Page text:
One such Ministry is the Ministry of Social Justice and Empowerment, or more specifically the Department of Social Justice and Environment (DSJE). This is the department which deals with very important issues regarding welfare of scheduled castes, extremely backward classes, other backward classes, nomadic, semi-nomadic communities and denotified tribes. The original budget allocation during 2022-23 for DSJE amounted to INR 11922 crore ( one crore=10 million) which was later revised downwards to INR 10709 crore. However what is most surprising and shocking is that the actual spending  up to February 15, 2023 ( ie for ten and a half months out of the 12 months of the financial year 2022-23) amounted to just 3488  crore, or just 29% of the original allocation. It is seldom that till such a late date of the financial year such a low spending takes place, that too in a ministry where the spending directly concerns the needs of some of the poorest persons in the country. The fact that the Revised Estimate had been brought down allocation only modestly in relative terms would indicate that till rather late in the financial year the need for sticking to the original allocation was felt and funds were available too, so why actual expenditure has been so inadequate is difficult to understand, considering also that those affected are really needy sections.

To give one example of various programs for the poor which were very adversely affected, the allocation of INR 70 crore for the self-employment program of those engaged earlier in manual scavenging (for which the revised estimate was maintained at the same level) was reduced to actual spending of only INR 5 crore. The allocation of INR 15 crore for rehabilitation of beggars was reduced to 0.2 crore. The allocation for the strengthening of arrangements for protecting civil rights and preventing atrocities was INR 600 crore but spending was reduced to INR 75 crore. The program of economic empowerment of nomadic and denotified tribes was allotted INR 28 crore but spending was only INR 2 crore. ( All spending figures are up to February 15 2022).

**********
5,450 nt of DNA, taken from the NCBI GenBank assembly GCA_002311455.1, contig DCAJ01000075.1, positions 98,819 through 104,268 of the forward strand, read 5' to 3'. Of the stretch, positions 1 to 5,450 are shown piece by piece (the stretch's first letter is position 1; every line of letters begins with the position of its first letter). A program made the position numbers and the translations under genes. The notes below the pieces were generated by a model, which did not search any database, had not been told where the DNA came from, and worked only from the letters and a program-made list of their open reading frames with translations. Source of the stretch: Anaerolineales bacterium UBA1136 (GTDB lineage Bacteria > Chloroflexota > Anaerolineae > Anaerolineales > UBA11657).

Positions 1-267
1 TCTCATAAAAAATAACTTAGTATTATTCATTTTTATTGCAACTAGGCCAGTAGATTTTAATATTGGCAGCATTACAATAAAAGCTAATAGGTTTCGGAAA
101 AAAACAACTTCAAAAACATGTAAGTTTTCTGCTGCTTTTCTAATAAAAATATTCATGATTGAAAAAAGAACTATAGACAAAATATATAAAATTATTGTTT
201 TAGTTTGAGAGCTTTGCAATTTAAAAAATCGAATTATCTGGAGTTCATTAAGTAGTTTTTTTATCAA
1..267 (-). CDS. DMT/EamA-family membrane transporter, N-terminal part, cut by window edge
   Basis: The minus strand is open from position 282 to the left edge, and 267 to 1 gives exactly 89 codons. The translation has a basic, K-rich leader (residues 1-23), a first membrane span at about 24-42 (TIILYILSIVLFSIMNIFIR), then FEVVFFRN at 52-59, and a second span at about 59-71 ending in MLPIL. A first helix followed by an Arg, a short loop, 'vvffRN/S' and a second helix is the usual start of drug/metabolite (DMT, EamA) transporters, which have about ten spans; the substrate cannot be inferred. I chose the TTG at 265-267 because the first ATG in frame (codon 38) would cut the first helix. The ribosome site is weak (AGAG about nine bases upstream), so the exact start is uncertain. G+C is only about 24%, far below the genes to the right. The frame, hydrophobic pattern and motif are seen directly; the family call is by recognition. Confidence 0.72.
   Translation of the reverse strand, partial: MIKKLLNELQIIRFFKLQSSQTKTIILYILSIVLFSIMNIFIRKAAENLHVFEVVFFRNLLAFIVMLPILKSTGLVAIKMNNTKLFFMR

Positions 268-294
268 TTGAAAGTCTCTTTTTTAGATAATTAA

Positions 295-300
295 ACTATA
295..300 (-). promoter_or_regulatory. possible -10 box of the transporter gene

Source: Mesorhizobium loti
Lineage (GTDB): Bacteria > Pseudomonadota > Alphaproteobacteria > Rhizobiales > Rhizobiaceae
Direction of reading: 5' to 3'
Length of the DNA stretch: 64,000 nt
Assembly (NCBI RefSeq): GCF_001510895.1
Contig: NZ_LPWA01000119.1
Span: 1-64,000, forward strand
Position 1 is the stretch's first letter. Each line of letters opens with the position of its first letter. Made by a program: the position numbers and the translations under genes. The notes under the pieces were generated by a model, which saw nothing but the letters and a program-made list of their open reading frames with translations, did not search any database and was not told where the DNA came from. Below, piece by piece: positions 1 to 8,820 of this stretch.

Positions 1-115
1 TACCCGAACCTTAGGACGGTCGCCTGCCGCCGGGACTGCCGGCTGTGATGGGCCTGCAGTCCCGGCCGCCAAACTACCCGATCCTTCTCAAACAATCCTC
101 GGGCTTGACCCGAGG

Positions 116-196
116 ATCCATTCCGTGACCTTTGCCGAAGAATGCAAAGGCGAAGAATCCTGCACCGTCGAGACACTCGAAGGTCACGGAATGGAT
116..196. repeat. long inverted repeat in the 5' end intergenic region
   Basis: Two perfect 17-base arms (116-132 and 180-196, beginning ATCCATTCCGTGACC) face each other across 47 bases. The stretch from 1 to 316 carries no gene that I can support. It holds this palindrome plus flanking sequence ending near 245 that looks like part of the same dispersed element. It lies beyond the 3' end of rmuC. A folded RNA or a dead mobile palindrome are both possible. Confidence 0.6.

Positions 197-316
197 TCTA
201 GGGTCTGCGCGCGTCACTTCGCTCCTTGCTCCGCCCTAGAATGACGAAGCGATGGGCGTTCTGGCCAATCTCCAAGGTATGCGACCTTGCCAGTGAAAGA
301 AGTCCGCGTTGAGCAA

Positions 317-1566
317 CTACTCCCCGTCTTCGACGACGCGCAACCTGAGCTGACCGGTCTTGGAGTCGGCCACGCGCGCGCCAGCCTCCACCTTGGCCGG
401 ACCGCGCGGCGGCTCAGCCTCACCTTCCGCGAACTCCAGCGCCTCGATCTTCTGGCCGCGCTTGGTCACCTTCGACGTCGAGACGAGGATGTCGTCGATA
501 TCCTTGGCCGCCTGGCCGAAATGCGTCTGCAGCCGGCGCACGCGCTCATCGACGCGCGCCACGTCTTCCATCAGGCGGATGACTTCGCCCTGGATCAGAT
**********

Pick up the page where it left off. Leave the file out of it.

The second ministry in this context is the Ministry of Minority Affairs where the spending was an even lower percentage of the allocation. In this context the original budget allocation for the Ministry was INR 5020 crore while the spending up to February 13 was just INR 668 crore, or just 13% of the original budget. It is seldom seen that in the 10 and a half months out of 12 months only 13% of the funds are spent. There is no credible explanation for this—as far as procedural issues and regulations are concerned, these have been created by the government and have to be corrected by the government.

Clearly these serious lapses should be made up as early as possible by stepping up important welfare-oriented programs in the new financial year.

Note about data-source--All data given here is taken from the report of the Demand on Grants for 2023-24 of the Parliamentary Standing Committee for Social Justice and Empowerment (2022-23), 17th Lok Sabha, 46th Report.

Bharat Dogra is Honorary Convener, Campaign to Save Earth Now. His recent books include ‘India’s Quest for Sustainable Farming and Healthy Food’, ‘When the Two Streams Met’ and ‘Man over Machine—A Path to Peace’.